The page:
Honduras Travel Guide

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In the sad and grey month of February, let’s take a look at Honduras, Central America’s second largest country, both in terms of land surface and population.

Why Honduras, you may ask? Well, dear reader, because this country is an absolute delight from a traveler’s point of view. Visiting this blessed land will lead you to discovering beautiful colonial villages, like Comayagua and Gracias, ever-green National Parks like Moskitia, not to mention the breath-taking coastline, which offers some the best natural beauties of the Pacific and Caribbean.

I obviously refer to coral reefs and sandy beaches, the perfect places for spending this winter diving or snorkeling in exceptional tourist resorts.

But let’s not anticipate and start with the factoids: Honduras is the pearl of Central America, with a land surface of 112,090 square kilometers and a population of almost eight million.

Despite its absolutely marvelous natural beauty, unfortunately, Honduras wasn’t very lucky in terms of prosperity. Basically, what we’re dealing with here is a third world country with a relatively poor population and a low standard of living.

I know, it may sound like it’s a dangerous place to travel, and sometimes, well, that may be true. However, Honduras has a lot to offer to the intrepid tourist, despite the high crime risks in certain areas of the country.

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Behind the crime statistics, you can still admire the country’s magnificent scenery, the rain-forests and reefs, and especially the Bay Islands, which in my view are sitting comfortably in the World’s Top Twenty when it comes to Paradise-like places.

The archipelago (the Bay Islands) is the best place for swimming and diving in Central America and offers the rare opportunity to swim with friendly dolphins and/or admire the whale sharks. Basically, this is a “once in a lifetime” opportunity.

If you’re not the adventurous type, you can always settle for a hammock lounge or immerse in the party vibe on the beach.

The mainland of Honduras is filled with beautiful, golden sandy-beaches, the best in the Caribbean (okay, maybe I got carried away), but also with laid-back, coquette and lazy little towns like Trujillo, which has a rich pirate-history, or, why not, Garifuna, boasting its African-Caribbean culture.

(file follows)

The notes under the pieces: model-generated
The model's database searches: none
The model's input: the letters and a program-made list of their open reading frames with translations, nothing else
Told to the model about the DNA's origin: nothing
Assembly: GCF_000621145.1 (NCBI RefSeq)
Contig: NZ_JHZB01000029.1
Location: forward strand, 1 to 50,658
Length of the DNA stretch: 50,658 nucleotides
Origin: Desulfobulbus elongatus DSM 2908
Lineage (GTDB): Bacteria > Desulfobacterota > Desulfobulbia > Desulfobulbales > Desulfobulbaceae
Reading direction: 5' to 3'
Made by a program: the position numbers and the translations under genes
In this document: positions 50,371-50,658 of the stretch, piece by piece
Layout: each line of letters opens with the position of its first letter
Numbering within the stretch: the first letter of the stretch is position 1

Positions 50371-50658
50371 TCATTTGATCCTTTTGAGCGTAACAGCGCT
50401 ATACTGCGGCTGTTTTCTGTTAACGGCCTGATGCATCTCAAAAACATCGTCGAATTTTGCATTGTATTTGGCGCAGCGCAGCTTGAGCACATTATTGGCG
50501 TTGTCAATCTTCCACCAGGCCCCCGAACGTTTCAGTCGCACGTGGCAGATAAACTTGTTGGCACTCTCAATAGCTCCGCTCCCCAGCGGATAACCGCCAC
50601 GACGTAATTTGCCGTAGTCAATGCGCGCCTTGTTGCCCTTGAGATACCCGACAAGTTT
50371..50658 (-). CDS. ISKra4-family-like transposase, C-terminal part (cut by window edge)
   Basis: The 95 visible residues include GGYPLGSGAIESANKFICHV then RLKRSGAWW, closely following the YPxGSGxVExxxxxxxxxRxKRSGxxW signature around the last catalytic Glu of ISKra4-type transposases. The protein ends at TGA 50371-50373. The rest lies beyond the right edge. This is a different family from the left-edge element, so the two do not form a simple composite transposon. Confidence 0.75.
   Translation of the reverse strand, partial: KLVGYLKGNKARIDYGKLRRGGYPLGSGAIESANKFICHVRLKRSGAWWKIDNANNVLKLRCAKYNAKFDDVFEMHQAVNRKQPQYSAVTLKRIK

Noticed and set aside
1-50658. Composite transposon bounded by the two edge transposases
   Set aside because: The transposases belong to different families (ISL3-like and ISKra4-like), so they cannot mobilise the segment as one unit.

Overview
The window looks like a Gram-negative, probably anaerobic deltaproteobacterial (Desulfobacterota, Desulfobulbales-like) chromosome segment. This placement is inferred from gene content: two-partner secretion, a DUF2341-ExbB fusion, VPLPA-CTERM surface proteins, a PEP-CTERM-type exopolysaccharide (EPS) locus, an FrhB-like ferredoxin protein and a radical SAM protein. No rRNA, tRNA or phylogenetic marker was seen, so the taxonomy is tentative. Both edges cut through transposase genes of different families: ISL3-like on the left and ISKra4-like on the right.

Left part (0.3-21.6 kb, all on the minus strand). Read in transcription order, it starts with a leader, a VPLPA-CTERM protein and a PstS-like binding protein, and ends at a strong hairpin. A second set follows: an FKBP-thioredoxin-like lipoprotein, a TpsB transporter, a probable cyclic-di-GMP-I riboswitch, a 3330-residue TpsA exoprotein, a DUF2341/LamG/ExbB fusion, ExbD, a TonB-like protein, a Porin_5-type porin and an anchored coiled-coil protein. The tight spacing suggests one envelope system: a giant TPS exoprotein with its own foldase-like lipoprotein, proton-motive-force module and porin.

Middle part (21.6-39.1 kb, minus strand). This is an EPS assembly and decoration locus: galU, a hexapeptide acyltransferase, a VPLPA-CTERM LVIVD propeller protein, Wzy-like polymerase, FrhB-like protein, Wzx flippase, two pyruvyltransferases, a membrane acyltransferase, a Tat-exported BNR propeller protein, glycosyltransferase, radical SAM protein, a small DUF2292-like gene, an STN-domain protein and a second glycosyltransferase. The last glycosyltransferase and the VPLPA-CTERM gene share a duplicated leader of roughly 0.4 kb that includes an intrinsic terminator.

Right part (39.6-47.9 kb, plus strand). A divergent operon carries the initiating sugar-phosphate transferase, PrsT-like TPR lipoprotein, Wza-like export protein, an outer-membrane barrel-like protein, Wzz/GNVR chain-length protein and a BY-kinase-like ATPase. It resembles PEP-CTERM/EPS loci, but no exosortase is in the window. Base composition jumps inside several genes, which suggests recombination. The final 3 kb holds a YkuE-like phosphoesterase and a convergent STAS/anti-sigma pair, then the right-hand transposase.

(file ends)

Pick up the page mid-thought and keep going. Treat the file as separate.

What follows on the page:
As you can imagine, the national identity of Honduras is a melting pot of cultures, living in (more or less) harmony.

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What to see, what to do in Honduras

I must begin with the magnificent ruins of Copan, which is the ancient capital of the Maya empire and a testament to that ancient and hugely advanced culture, world renowned for its complicated carved stelae. Here you may visit the old yet well-preserved ruins of the great Acropolis, the Court of the Hieroglyphic Stairway and the Great Plaza. The city of Copan itself is a nice place to hang out, with its excellent hotels and restaurants, scattered on its cobbled streets.

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Comayagua is the place to visit if you’re a history buff, a place bursting with its history and heritage, being the first capital of the country and a jewel of Spanish-colonial age architecture. You’ll find here everything that can warm a history aficionado’s heart, ranging from tiny plaza and cobbled streets to grand churches and whitewashed houses. The best time to visit Comayagua is during Easter, Semana Santa in the local parlance, when the city celebrates the event in an effervescent and unique fashion.

If you’re the adventurous type, interested into visiting the untamed wilderness, Honduras presents you with La Mosquiitia, a places characterized by its raw natural beauty, consisting in tropical forests, rivers, mangroves and swamps, being a top-notch destination for ecotourists in South and Central America. Here you can discover the wonders of the Rio Platano Biosphere Reserve, which sits on the UNESCO World Heritage List. Among the local specialties, you’ll definitely enjoy canopy touring and getting to know (and love) the local wildlife. Bird-watching is best savored on the Lake Yojoa, which is an absolute magnet for 100s of species of birds, some of them very rare, or you can go hiking in Pico Bonito, one of Honduras’s national parks and even practicing a wild-life boat safari on the canals of Cuero y Salado Wildlife Refuge.

Comayagua Honduras view

Scuba diving on the coral reefs makes for an excellent adventure, along with splashing out in the Bay Islands or re-living the pirate stories of Trujillo.

Food and Drink in Honduras

Honduras people are known as meat eaters, hence pork, chicken and beef are ranked high on the menus. Specialties include plato tipico, baleades, enchiladas, pastelito, tamales, sopa de caracol, yojoa fish, anafres, pinchos and tapado. Regional drinks include various brand of rum and beer.

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Visa Requirements

For visiting Honduras you’ll only require a valid passport, but no Visa.

 

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